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David Goldenberg

Professor | Associate Director, Undergraduate Program

Ph.D. Massachusetts Institute of Technology

Office/Building: ASB 306
Phone: 801-581-3885; 801-581-5069
Goldenberg Lab:

Research Statement

The long-range goal of research in the Goldenberg laboratory is to understand the role of protein dynamics in determining the stabilities of protein structures, the specificity of their formation and their functional properties. Our current efforts are focused on two aspects of protein dynamics. The first is the characterization of unfolded proteins, which are now recognized to play important roles in vivo. We are particularly interested in determining how the properties of unfolded proteins change in response to solution conditions and the presence of high concentrations of other macromolecules, as found intracellularly. The second focus of our work is the interaction between a protease, trypsin, and a natural inhibitor of this enzyme, bovine pancreatic trypsin inhibitor (BPTI). BPTI is a member of a large class of natural protease inhibitors that act by binding to the active sites of their targets, much as a substrate would, but are resistant to hydrolysis. We believe that the rigidity of the enzyme-inhibitor complex is key to preventing the catalytic reaction, and we are currently using NMR spectroscopy, thermodynamic and kinetic measurements and x-ray crystallography to learn more about the factors that determine flexibility in the context of an enzyme-substrate complex and about the nature of the motions that are necessary for catalytic function.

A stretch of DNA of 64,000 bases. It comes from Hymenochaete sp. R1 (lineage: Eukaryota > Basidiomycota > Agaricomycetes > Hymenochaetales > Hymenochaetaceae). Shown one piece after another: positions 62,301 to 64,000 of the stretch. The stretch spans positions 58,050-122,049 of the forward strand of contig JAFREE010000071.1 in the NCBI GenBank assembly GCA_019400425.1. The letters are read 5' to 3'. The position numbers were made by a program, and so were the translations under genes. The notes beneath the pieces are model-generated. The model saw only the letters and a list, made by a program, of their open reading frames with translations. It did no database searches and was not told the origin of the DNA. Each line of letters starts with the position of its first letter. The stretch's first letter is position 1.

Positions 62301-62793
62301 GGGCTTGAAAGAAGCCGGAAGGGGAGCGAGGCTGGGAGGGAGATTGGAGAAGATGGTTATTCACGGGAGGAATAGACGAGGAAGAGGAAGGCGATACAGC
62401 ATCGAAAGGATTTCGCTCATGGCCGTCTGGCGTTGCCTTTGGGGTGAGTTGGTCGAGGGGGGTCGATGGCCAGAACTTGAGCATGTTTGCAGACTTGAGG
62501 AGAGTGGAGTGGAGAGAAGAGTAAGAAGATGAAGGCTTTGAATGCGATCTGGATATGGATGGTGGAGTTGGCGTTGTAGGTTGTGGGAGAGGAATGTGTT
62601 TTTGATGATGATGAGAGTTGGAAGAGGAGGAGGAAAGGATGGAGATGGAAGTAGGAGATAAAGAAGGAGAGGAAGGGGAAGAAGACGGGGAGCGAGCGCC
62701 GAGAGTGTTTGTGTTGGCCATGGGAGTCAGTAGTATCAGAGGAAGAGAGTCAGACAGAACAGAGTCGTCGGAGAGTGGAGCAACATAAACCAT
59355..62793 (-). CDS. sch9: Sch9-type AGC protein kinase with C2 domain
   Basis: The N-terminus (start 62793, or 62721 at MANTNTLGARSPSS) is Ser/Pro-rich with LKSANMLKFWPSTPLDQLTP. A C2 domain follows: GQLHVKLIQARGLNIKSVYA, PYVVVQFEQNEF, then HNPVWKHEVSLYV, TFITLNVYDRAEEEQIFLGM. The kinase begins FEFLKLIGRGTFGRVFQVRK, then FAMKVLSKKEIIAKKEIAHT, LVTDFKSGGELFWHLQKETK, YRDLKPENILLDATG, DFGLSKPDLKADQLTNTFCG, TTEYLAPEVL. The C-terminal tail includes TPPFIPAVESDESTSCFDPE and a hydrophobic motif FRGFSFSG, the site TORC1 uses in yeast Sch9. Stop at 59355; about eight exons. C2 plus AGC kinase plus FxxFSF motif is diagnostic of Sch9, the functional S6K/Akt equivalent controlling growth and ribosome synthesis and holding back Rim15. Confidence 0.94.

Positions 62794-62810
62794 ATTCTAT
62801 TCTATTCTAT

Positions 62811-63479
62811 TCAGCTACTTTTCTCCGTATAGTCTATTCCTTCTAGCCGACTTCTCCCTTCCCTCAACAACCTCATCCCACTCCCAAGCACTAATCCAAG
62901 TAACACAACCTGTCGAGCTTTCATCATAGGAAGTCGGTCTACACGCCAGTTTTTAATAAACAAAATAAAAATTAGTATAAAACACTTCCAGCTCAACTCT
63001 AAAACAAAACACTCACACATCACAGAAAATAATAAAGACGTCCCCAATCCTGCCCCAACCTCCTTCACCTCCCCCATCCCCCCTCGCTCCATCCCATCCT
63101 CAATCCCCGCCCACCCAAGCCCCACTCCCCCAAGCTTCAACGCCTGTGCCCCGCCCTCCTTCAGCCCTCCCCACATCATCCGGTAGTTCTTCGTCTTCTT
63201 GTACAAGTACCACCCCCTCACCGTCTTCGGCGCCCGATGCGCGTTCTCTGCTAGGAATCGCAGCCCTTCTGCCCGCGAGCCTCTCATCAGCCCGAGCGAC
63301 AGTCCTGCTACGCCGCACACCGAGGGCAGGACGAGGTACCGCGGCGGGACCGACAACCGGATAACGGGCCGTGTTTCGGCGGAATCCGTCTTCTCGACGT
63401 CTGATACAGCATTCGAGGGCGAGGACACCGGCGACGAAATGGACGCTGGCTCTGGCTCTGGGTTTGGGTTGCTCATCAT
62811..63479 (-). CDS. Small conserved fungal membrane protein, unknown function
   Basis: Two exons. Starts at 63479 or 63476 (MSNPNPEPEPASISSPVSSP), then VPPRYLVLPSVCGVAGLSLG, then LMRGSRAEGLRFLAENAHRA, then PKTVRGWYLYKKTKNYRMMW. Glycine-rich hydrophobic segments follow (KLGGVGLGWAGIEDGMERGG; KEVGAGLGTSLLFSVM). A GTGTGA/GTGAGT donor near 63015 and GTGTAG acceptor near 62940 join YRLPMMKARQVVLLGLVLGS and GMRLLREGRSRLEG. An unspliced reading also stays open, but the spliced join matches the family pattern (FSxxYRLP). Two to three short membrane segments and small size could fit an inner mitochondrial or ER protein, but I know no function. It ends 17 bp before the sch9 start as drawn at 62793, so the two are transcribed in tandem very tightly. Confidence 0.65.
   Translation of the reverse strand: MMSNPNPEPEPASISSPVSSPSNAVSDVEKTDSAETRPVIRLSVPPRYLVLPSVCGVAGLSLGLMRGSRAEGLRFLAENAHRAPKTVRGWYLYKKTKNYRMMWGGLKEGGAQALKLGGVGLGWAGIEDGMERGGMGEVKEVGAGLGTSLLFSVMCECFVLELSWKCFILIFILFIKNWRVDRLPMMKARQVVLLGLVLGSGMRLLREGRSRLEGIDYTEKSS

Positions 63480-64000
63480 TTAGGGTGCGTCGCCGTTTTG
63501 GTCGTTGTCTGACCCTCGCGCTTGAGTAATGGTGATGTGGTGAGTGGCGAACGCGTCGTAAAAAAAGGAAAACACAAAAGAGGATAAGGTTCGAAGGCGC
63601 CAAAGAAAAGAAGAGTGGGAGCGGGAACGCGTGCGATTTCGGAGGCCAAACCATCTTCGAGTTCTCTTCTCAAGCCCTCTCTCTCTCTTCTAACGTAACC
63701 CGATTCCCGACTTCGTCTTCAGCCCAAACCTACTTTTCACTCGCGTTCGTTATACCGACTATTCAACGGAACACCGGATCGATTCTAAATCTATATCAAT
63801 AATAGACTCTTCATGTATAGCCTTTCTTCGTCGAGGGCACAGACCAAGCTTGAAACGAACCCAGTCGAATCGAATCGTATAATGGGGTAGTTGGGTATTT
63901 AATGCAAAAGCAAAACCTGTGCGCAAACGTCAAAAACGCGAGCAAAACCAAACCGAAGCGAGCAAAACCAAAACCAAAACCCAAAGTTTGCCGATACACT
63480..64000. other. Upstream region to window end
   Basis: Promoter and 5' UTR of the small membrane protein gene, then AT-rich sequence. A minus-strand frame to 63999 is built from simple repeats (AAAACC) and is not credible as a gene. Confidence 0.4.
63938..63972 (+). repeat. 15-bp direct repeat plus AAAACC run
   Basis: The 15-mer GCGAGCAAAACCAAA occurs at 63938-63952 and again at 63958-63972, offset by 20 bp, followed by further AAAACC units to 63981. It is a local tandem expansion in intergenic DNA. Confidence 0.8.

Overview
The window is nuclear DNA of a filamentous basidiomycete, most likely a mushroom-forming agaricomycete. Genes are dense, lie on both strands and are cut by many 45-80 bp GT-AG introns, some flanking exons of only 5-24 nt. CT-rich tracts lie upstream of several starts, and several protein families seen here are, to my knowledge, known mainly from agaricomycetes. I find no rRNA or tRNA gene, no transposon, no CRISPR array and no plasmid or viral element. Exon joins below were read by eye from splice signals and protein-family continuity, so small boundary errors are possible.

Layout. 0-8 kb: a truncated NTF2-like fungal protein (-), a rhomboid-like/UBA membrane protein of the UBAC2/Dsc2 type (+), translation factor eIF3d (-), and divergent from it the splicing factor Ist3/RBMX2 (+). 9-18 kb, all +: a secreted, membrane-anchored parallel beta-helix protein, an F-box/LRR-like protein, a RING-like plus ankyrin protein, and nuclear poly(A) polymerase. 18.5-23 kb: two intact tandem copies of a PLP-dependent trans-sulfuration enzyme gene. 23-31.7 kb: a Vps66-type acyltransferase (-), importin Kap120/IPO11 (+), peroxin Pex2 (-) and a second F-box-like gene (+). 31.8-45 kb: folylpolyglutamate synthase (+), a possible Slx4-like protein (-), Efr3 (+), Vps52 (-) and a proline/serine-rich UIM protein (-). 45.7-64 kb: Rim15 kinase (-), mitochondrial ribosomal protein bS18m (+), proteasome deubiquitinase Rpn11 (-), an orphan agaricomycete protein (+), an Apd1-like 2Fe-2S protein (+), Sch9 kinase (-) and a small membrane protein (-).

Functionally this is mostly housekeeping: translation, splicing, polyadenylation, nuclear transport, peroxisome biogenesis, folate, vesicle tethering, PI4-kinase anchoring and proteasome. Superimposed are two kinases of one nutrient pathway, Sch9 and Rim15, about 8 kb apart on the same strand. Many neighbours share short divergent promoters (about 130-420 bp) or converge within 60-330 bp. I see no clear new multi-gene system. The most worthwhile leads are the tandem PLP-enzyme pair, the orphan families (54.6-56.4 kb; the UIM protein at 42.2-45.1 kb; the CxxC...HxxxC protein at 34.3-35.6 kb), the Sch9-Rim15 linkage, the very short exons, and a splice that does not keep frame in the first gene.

Research Interests

General Interests
Specific Interests
  • Protein folding and dynamics
  • Unfolded proteins
  • Serine proteases and their inhibitors
  • NMR spectroscopy

Selected Publications

  • Goldenberg, D. P. & Argyle, B. (2014). Minimal effects of macromolecular crowding on an intrinsically disordered protein: A small-angle neutron scattering study. Biophys. J., 106, 905�914.
  • Goldenberg, D. P. & Argyle, B. (2014). Self crowding of globular proteins studied by small-angle X-ray scattering. Biophys. J., 106, 895�904.
  • Goldenberg, D. P. (2013). Protein folding and assembly. In Encyclopedia of Biological Chemistry (Lennarz, W. J. & Lane, M., eds.), volume 3, pp. 625�631. Academic Press, Waltham, MA, 2nd edition.
  • Johansen, D., Jeffries, C. M. J., Hammouda, B., Trewhella, J. & Goldenberg, D. P. (2013). Correction. Biophys. J., 105, 1285�1286.

Courses Taught

  • Biol 3515/Chem 3515: Biological Chemistry Laboratory
  • Biological Chem 6430: Structural Methods